Pubdate: Fri, 13 Nov 1998
Source: Scotsman (UK)
Copyright: The Scotsman Publications Ltd


A HARROWING survival guide, aimed at helping parents to cope with drug
addicted children, has been published in Aberdeen, the city facing the
biggest increase in heroin abuse in Scotland.

The guide, written by parents in a drug support group in one of Aberdeen's
most deprived areas, paints a bleak picture of the consequences of heroin
addiction within the family.

There is no message of hope for the future for parents whose sons or
daughters are junkies, but reassurance that those trapped by the nightmare
of heroin addiction are not alone.

The survival guide, which includes a checklist of advice about coping with
the consequences of drug addiction, has been published by Aberdeen City
Council's social work department and has been written by parents in the
Northfield Support Group.

It is to be distributed to social work and health promotion offices,
libraries, doctor's surgeries and drug agency centres throughout Aberdeen.

Margaret Smith, the leader of the city council, yesterday described the
guide as a major achievement by a group of very determined and courageous
parents in the community.

She said: "It is important that people who are struggling to cope with
addiction in the family know that they are not alone. Others have gone
through this dreadful experience and survived it.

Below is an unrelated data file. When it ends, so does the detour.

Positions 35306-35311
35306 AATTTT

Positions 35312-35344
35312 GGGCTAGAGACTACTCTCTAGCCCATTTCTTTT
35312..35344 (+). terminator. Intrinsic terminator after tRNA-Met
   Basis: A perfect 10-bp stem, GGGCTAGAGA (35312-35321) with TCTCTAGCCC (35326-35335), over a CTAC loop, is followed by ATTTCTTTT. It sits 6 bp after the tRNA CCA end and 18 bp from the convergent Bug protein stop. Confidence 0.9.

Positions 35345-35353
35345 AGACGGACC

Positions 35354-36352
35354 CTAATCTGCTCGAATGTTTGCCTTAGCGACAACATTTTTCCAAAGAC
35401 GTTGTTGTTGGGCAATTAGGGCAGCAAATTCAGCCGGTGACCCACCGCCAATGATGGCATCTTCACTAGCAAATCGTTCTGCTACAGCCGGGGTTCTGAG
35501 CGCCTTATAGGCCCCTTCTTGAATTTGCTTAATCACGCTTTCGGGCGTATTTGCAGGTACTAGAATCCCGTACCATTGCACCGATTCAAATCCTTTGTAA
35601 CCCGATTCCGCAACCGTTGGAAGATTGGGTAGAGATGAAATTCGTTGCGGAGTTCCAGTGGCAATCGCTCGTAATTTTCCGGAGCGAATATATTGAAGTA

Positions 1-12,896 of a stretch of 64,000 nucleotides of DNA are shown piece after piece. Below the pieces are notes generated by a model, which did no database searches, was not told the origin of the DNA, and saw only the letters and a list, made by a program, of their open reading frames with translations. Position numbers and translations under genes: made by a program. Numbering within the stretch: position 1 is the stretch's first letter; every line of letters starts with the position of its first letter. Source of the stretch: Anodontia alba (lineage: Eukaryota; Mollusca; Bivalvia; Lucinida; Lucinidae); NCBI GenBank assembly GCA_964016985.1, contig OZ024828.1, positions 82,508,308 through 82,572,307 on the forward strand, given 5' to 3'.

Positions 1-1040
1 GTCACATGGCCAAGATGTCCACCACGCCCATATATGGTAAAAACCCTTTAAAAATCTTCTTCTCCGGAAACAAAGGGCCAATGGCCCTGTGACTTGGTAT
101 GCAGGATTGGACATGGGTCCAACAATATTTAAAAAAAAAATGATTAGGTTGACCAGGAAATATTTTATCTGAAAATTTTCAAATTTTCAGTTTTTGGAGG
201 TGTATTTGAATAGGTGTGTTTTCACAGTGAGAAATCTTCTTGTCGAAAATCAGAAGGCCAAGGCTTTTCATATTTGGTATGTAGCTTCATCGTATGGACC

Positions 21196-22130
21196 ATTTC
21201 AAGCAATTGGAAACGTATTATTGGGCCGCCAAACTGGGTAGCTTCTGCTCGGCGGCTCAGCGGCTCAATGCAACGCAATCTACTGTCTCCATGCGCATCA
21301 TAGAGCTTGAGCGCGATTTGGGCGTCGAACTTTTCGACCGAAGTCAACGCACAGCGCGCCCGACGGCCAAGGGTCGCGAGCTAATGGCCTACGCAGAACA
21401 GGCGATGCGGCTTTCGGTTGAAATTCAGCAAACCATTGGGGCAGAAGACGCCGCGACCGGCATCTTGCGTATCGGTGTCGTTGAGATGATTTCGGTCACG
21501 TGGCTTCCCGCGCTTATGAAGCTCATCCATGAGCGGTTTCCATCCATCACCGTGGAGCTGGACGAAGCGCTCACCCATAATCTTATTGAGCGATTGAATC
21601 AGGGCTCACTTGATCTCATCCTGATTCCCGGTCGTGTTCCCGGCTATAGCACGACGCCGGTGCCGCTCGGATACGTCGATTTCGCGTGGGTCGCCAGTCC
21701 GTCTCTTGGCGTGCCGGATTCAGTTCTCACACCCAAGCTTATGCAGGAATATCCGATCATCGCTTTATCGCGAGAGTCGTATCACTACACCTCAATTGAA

"The advice offered by the parents has been very hard won, and they hope
that their suggestions for coping can help others."

Ms Smith said that the parents had shown extraordinary courage in sharing
their experiences. "We tend to think of drug abuse primarily as a crime
related issue, and this booklet reminds us of the real cost of drugs - the
destruction of lives and hopes, and the personal anguish that results."

One of the parents, a widow whose son started taking heroin when he was 16,
states: "It's only a matter of time whether he ends up in young offenders
again, or dead. I have faced my husband's death and survived. I know I can
do it again if I have to.

"Don't let them drag you down with them. They come off drugs but most go
back on. They do it because they like it initially. Then they do it because
the body doesn't know what to do without it and reacts painfully. You can't
stop it, so accept and move on."

Peter Cassidy, the council's director of social work, said the 12-page
booklet was a small but important contribution towards the city's strategy
for dealing with the spiralling problem of drug abuse.

He said: "There is no sugar coating. These are frank statements of reality.
I think it is an invaluable piece of work which shows great courage and
great resourcefulness, and really is to be commended and supported in every

Aberdeen City Council's new drug strategy is expected to be revealed on Monday.

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